Sales rep from UR a calls me every few months. I used to do a ton of business with them, and then they got a new office manager. Nasty ignorant hag, that I refuse to deal with.

Tell the sales rep every time he calls that until they fire that crazy hooker in the office, I ain’t coming back.

We talk about business, he begs, I refuse, wash, rinse, repeat. But I’ll always take his call. 👍🤣
 

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Relentless
Space Mining
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Discussion Starter · #7 ·
Okay okay, no script. I’ll just ask to speak to the person in charge of the credit card account.
 

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FL CBC / SC RBC / SC RBI
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Anytime I think someone is calling me scripted, it's the end of the conversation. The more you talk freely, the better you will become at it. The more you will learn the type of reactions or questions you will get and you will be better prepared after every call.
Decision makers in construction are typically Project Managers. They are the ones that vet and hire subs.
I would always ask for the project manager and let them delegate you to someone if they choose to.
Cold calling can be helped with an introductory email first and then a follow up call in a few days. Did you get my email, do you have any questions about us and the services we can provide, is there anything I can do to help you.
Always get their email and always follow up with an email the next day, after the conversation. (never send the email the same day unless they asked you to). That way they can always go back and find you when they think of you instead of having to ask around, hey anyone remember who that guy was, we need him now.
 
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Relentless
Space Mining
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Discussion Starter · #9 ·
Anytime I think someone is calling me scripted, it's the end of the conversation. The more you talk freely, the better you will become at it. The more you will learn the type of reactions or questions you will get and you will be better prepared after every call.
Decision makers in construction are typically Project Managers. They are the ones that vet and hire subs.
I would always ask for the project manager and let them delegate you to someone if they choose to.
Cold calling can be helped with an introductory email first and then a follow up call in a few days. Did you get my email, do you have any questions about us and the services we can provide, is there anything I can do to help you.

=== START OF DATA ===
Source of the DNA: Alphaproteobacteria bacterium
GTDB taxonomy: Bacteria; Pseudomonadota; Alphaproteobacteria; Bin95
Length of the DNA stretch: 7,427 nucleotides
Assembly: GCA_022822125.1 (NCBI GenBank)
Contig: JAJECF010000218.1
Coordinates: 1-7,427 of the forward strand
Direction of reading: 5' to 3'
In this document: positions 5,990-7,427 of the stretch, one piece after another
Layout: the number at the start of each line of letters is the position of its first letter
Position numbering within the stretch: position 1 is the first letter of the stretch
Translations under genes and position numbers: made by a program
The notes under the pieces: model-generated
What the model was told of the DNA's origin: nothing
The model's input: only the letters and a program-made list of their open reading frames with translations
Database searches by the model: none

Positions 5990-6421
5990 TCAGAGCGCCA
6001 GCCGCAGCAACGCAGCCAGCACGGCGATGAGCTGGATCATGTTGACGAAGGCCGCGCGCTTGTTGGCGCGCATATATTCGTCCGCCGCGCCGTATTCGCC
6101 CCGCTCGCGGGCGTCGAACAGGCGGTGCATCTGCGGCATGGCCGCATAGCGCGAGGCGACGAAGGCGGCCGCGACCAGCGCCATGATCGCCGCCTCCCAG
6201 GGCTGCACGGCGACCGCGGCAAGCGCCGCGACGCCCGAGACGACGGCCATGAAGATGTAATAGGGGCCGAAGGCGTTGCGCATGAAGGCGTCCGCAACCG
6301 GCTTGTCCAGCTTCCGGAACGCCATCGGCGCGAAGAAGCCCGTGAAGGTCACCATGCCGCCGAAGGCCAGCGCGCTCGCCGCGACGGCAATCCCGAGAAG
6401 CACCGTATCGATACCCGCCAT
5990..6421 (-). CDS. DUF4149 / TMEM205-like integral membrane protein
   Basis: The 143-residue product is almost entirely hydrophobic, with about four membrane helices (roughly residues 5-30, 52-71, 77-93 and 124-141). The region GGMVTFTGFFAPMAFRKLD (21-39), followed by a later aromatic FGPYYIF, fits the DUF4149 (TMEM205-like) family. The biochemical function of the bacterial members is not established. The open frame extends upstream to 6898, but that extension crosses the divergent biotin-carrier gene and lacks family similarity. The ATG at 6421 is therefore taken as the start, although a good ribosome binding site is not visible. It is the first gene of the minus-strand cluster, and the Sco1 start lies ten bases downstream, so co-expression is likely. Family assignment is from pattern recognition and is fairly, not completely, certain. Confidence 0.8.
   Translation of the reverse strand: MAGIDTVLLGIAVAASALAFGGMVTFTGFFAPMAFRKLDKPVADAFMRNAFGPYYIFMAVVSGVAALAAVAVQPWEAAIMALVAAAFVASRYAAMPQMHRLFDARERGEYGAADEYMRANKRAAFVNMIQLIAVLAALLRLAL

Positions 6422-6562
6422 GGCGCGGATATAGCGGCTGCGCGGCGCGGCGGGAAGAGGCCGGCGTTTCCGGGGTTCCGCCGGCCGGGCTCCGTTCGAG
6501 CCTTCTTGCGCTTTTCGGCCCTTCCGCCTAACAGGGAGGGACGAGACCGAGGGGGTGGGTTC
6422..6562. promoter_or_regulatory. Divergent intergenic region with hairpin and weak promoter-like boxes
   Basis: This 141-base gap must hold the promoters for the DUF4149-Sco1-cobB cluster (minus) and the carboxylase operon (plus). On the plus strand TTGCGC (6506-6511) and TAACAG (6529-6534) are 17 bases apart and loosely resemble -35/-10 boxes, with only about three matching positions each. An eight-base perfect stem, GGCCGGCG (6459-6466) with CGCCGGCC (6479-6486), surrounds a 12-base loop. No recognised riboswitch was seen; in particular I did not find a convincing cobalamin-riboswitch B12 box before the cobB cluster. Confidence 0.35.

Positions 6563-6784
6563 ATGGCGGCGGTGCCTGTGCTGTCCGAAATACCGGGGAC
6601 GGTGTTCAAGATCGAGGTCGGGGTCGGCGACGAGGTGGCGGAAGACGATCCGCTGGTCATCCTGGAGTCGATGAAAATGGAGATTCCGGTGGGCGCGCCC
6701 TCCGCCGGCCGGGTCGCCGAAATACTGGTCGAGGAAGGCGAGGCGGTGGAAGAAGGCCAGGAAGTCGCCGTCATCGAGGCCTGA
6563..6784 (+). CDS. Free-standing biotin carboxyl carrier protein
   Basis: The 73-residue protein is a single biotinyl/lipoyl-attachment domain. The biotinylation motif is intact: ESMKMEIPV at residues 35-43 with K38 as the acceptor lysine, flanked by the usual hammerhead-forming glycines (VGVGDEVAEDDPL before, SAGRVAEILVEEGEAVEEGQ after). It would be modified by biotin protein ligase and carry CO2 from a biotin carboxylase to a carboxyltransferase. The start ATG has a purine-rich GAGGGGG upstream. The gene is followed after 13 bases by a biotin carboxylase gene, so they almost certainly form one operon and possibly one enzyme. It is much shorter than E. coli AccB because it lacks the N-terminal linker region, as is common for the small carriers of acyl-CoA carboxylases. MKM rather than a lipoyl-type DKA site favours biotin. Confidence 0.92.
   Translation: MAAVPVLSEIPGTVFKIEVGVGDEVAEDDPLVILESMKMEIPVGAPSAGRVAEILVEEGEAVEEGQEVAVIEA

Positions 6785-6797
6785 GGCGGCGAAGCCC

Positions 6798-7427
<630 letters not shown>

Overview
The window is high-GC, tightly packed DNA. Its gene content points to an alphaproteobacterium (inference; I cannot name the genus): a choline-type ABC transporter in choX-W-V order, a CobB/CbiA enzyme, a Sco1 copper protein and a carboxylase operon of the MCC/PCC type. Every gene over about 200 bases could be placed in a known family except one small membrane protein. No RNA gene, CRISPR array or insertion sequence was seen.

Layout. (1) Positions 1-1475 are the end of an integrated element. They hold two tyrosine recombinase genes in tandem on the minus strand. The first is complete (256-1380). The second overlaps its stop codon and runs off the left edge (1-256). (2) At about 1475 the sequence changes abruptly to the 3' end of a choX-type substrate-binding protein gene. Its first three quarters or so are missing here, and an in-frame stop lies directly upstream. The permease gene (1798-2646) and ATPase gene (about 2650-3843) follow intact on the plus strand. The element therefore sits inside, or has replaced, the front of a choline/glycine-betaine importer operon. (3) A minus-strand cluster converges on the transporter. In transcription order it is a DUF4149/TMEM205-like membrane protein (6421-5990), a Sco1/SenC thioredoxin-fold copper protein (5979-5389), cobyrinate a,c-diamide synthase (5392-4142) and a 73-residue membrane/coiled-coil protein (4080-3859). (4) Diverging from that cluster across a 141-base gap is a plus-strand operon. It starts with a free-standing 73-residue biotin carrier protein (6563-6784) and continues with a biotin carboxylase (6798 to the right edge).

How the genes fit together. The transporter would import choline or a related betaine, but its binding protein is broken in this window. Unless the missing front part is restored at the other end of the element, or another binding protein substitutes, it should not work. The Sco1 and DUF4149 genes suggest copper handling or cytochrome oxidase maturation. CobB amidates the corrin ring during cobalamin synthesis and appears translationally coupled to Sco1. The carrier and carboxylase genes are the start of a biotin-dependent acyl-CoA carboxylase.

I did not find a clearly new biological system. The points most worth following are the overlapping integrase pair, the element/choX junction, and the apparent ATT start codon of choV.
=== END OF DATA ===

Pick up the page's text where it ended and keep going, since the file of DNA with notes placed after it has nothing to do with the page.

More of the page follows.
Always get their email and always follow up with an email the next day, after the conversation. (never send the email the same day unless they asked you to). That way they can always go back and find you when they think of you instead of having to ask around, hey anyone remember who that guy was, we need him now.
Very wise, thanks!
 
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Sounds like you are on track, just new at this stuff. Don't overthink it, just get in touch with those people, tell them what you do and ask them if they ever have need for your type of services.
If the phone call goes well, see if you can get a face to face meeting to do a personal introduction. I like to set meetings like this around 11:00, then if it goes well, ask if you can buy them lunch. At lunch I don't even talk business, unless they do. Instead inquire about there personal interests, family, etc.
 

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However you approach it, think forward momentum and decision making... it's one thing to introduce yourself (i.e. - cold call), it's another to get your leg in the door (get them to make a decision for a next step instead of the end of a cold call)... a conversation that doesn't have a next step involved is usually a wasted conversation... learning to structure your conversation so that it leads to a forward momentum and ultimately a decision to take the next step is no different in concept than selling in person...

Developing the proverbial elevator pitch to garner interest so the conversation develops beyond a cold call is important... open ended questions and shared experiences that solve their issues and engage the person and get them thinking more of you than a cold call is something that comes with practice...

Knowing a bit about the company you're calling generally helps or if you've heard anything about them or what they've done in past so you can bring it up in the conversation also helps...